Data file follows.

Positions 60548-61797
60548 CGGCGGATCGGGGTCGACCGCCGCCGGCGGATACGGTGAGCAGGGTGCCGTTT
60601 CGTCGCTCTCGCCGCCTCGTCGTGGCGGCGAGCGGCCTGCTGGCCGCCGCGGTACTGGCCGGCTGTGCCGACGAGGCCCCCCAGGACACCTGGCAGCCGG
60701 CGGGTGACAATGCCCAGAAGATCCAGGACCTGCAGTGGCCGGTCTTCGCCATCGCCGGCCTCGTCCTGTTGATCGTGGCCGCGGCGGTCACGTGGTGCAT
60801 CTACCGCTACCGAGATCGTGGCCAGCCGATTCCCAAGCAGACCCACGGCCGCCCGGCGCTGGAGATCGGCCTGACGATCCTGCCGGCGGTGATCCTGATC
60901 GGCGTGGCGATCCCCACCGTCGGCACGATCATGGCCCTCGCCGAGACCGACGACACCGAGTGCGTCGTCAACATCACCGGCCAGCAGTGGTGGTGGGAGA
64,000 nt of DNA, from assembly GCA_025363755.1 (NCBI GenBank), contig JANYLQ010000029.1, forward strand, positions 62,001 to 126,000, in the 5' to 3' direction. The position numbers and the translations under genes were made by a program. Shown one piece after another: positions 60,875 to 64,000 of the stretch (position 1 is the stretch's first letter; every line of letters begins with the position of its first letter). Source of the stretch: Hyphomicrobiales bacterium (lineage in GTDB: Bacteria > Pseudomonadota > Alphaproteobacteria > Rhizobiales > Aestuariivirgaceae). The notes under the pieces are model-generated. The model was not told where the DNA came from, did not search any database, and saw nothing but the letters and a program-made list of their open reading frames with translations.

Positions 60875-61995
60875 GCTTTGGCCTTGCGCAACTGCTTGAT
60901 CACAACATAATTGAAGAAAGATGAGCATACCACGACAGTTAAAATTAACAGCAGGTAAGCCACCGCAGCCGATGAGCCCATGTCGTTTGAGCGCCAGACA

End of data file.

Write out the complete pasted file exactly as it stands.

Positions 60548-61797
60548 CGGCGGATCGGGGTCGACCGCCGCCGGCGGATACGGTGAGCAGGGTGCCGTTT
60601 CGTCGCTCTCGCCGCCTCGTCGTGGCGGCGAGCGGCCTGCTGGCCGCCGCGGTACTGGCCGGCTGTGCCGACGAGGCCCCCCAGGACACCTGGCAGCCGG
60701 CGGGTGACAATGCCCAGAAGATCCAGGACCTGCAGTGGCCGGTCTTCGCCATCGCCGGCCTCGTCCTGTTGATCGTGGCCGCGGCGGTCACGTGGTGCAT
60801 CTACCGCTACCGAGATCGTGGCCAGCCGATTCCCAAGCAGACCCACGGCCGCCCGGCGCTGGAGATCGGCCTGACGATCCTGCCGGCGGTGATCCTGATC
60901 GGCGTGGCGATCCCCACCGTCGGCACGATCATGGCCCTCGCCGAGACCGACGACACCGAGTGCGTCGTCAACATCACCGGCCAGCAGTGGTGGTGGGAGA
64,000 nt of DNA, from assembly GCA_025363755.1 (NCBI GenBank), contig JANYLQ010000029.1, forward strand, positions 62,001 to 126,000, in the 5' to 3' direction. The position numbers and the translations under genes were made by a program. Shown one piece after another: positions 60,875 to 64,000 of the stretch (position 1 is the stretch's first letter; every line of letters begins with the position of its first letter). Source of the stretch: Hyphomicrobiales bacterium (lineage in GTDB: Bacteria > Pseudomonadota > Alphaproteobacteria > Rhizobiales > Aestuariivirgaceae). The notes under the pieces are model-generated. The model was not told where the DNA came from, did not search any database, and saw nothing but the letters and a program-made list of their open reading frames with translations.

Positions 60875-61995
60875 GCTTTGGCCTTGCGCAACTGCTTGAT
60901 CACAACATAATTGAAGAAAGATGAGCATACCACGACAGTTAAAATTAACAGCAGGTAAGCCACCGCAGCCGATGAGCCCATGTCGTTTGAGCGCCAGACA